Tange Kenzō: Monumental Architect of Modern JapanCulture
Who would you pick if asked to name three cultural giants of modern Japan? Some would cite the novelist Murakami Haruki, film director Koreeda Hirokazu, and architect Kuma Kengo. Others might name novelist Yu Miri, film director Kawase Naomi, and architect Sejima Kazuyo.
According to an account I heard, when the same question was asked at a gathering of European cultural figures some time ago, they agreed on Mishima Yukio, Kurosawa Akira, and Tange Kenzō. This is a dated story, and one might discount the set of selections as one-sided; the three “giants” were picked by upper-crust Europeans and do not include a single woman. Even after we allow for these shortcomings, however, the fact remains that these three produced works of tremendous appeal and are highly influential both in Japan and internationally to this day.
A Life of Accomplishments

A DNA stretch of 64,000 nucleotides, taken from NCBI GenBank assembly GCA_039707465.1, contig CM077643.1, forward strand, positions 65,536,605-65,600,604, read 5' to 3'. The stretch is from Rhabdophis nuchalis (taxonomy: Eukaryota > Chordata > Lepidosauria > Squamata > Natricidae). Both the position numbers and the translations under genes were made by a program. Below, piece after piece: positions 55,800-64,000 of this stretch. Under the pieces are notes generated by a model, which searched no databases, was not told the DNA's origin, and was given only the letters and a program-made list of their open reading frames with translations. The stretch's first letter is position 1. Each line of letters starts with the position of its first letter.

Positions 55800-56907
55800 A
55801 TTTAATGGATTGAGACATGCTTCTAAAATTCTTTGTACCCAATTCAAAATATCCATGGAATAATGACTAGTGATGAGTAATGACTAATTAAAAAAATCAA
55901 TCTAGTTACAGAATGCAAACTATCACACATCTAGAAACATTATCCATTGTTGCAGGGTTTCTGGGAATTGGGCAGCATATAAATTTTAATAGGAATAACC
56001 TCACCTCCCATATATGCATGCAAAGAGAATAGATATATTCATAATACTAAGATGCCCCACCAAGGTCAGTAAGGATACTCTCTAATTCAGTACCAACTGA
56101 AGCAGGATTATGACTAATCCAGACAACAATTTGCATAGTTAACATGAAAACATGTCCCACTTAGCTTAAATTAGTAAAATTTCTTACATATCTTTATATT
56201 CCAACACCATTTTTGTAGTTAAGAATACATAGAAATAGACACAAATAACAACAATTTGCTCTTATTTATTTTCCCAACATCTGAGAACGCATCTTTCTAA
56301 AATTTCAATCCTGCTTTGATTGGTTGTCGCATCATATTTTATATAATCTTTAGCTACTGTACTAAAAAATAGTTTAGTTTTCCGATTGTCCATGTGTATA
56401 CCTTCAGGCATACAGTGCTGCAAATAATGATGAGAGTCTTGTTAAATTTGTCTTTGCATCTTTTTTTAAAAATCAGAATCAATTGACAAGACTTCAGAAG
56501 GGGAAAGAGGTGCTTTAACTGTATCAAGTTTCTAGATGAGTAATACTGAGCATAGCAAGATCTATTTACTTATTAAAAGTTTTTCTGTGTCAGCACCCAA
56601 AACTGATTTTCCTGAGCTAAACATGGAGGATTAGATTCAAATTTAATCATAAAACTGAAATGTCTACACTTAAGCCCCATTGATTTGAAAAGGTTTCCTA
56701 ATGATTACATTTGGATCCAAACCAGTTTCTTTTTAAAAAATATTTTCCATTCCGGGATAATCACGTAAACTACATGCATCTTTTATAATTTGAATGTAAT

Tange Kenzō was born in Sakai, Osaka Prefecture, in 1913 and as a child lived in Imabari, Ehime Prefecture, where his father’s family home was located. After graduating from Hiroshima Higher School (one of the predecessors to today’s Hiroshima University), he entered the Department of Architecture at Tokyo Imperial University (now the University of Tokyo). He was strongly impressed by the contemporary French architect Le Corbusier and was always to be seen with one of the latter’s books wedged under his arm as he strode around the campus. Upon graduation, he took a job working at an architectural design office but subsequently returned to the university and pursued graduate studies in urban development and architecture.